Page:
Satellite dishes in New York City. (Photo: Alexis Lê-Quôc/Flickr)
Right now, two major satellite television providers in the U.S., DirecTV and Dish, are both embroiled in merger talks with telecommunications giants. The former is nearly finished with an elaborate merger with AT&T, and earlier this month, the Wall Street Journal reported that Dish TV is in talks with T-Mobile. While both DirecTV and Dish are very successful companies, it will come as no surprise that the days of mounting a satellite dish on your house are waning.
But tell that to the thousands of satellite dishes hanging around on the rooftops of America’s houses. Installed and now abandoned, they spring from the sides of buildings like oyster mushrooms. It turns out that the responsibility for removing these eyesores doesn’t land on DirecTV and Dish—it’s up to individual renters and homeowners. Which might be news to satellite TV subscribers.
There’s a name for this growing eyesore: dish blight.
Satellite dishes, of course, are a global phenomenon. Dish blight, as it’s been called since around 2010, is a focus mostly in American cities, but it’s an issue that will hit every country that goes through the same pattern of cable/internet replacing satellite TV that we have now. For the time being, it’s American cities that have begun to take note of the phenomenon. DirecTV alone has over 20 million subscribers in the United States and nearly that many in Latin America, and given the rapid turnover of satellite TV, that leaves thousands abandoned in any given city.
“We understand there are upwards of 5,000 that are not in service, just sitting on the facades of properties,” Philadelphia councilman Darrell Clarke told Newsworks. Clarke, who represents a large stretch of Philadelphia’s many historic districts, pushed a bill through the city council in 2011 that’s designed to reduce the eyesore of satellite dishes in his district through efforts like repainting them to blend in with the building itself.
In turn, organizations ranging from the satellite companies to affordable housing advocates have protested the new bills, which they see as removing a low-cost connection option in favor of more expensive solutions like cable—in other words, some advocates see the fight against dish blight as a proxy war against the poor.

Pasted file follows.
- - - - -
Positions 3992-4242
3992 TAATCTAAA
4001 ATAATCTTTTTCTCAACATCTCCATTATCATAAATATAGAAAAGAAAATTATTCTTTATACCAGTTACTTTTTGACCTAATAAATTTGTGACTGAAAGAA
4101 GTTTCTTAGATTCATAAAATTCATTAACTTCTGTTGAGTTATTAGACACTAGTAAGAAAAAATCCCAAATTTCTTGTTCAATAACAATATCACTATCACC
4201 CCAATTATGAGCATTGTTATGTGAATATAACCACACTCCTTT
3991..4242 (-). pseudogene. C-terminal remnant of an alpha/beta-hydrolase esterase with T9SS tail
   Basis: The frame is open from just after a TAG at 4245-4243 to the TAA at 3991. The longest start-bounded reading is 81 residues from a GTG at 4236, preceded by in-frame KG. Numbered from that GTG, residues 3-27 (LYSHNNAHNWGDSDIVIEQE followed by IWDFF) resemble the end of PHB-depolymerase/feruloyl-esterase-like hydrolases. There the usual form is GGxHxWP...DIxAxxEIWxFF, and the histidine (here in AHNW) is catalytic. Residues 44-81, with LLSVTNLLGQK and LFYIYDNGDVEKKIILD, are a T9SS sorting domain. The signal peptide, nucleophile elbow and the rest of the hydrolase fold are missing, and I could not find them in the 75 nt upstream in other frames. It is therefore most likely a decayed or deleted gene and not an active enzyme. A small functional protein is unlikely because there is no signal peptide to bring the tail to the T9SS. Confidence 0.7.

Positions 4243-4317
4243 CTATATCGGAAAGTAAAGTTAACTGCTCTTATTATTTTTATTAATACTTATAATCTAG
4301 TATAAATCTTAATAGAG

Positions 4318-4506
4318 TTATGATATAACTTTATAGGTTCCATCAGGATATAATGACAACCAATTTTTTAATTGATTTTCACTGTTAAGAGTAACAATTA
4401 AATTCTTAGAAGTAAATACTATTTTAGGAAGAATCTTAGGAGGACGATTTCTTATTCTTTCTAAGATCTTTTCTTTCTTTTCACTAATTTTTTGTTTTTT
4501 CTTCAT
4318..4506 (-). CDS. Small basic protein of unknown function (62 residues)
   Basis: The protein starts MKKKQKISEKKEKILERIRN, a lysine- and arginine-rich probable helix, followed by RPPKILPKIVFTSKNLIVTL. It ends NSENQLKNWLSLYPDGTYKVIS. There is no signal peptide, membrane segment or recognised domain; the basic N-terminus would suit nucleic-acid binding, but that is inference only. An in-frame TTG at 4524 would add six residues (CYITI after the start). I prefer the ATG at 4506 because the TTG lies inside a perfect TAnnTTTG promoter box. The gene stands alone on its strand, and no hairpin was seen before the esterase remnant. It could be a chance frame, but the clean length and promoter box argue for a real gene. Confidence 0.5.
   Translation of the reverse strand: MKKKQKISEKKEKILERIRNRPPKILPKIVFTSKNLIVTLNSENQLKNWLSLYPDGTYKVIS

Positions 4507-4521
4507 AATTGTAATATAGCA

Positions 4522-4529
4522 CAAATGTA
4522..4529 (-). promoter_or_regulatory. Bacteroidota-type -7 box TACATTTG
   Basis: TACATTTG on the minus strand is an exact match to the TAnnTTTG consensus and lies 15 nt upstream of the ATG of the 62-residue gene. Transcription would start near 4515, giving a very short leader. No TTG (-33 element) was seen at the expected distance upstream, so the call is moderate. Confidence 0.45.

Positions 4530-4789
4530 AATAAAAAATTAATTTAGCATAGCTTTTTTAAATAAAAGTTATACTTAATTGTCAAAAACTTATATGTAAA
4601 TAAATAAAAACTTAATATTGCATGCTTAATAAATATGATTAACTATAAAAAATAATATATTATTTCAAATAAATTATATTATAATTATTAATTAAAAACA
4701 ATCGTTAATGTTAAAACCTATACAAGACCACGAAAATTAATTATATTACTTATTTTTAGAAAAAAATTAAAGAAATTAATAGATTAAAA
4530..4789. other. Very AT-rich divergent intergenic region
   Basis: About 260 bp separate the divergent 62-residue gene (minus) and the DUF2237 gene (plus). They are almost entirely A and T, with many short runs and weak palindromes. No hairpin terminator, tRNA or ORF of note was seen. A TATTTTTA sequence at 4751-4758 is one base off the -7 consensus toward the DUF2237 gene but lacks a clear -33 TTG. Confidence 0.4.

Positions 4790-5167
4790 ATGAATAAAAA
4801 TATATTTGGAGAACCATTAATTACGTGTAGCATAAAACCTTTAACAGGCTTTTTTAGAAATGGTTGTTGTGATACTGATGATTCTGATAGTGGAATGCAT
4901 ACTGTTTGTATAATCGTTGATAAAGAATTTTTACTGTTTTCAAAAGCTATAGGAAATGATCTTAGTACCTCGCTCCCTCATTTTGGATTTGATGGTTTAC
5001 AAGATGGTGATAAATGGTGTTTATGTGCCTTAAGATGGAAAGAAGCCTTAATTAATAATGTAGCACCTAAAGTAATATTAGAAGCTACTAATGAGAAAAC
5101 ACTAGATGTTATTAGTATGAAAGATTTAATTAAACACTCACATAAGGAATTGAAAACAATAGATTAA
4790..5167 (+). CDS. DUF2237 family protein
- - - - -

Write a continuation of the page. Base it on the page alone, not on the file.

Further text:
But how did we even get here? What is the deal with satellite dishes littering America’s urban homes?
A more colorful installation. (Photo: David Ryo/shutterstock.com)
Satellite TV’s popularity represents a short-lived time of American telecommunications—both DirecTV and Dish launched within two years of each other (DirecTV in 1994 and Dish in 1996) and were immediately successful. The technology works like this: At a big facility somewhere down here on Earth, a giant satellite dish (like, 30 or 40 feet across) beams the signal (basically, all of the television streams) up to a satellite that’s orbiting the planet. That’s called the uplink. The satellite then beams the signal back down to Earth, where a smaller satellite dish, typically mounted on the outside of your home and pointed toward the heavens to receive its heavenly signal, captures said signal, called the downlink. Your personal dish is wired into (usually) a receiver, just like a cable box, which is attached to your TV.
In the 1980s, the airwaves were free, just like radio. You paid to construct your downlink satellite dish, which could cost a few thousand dollars, but after that, television didn’t cost anything. Anyone with one of these expensive satellite setups could watch pretty much anything. It still works that way elsewhere in the world; Iran, for example, routinely tries to crack down on satellites because they allow citizens to pick up non-state television.
DirecTV and Dish, though, started a new era of satellite TV wherein you had to pay to use the service, rather than the hardware. In fact, the companies would flat-out give the hardware away, which is what leads us to the problem of big ugly galvanized steel dishes jutting out of historic brownstones.
Satellite TV, like compact discs, was a blip, the last gasp of an old technology before the internet came in and disrupted everything. It also was a comparatively low-cost investment for the provider; they have to launch a satellite, sure, but compared to setting up high-speed cables throughout the entire world, or building wireless towers every quarter-mile, a single satellite costs pennies.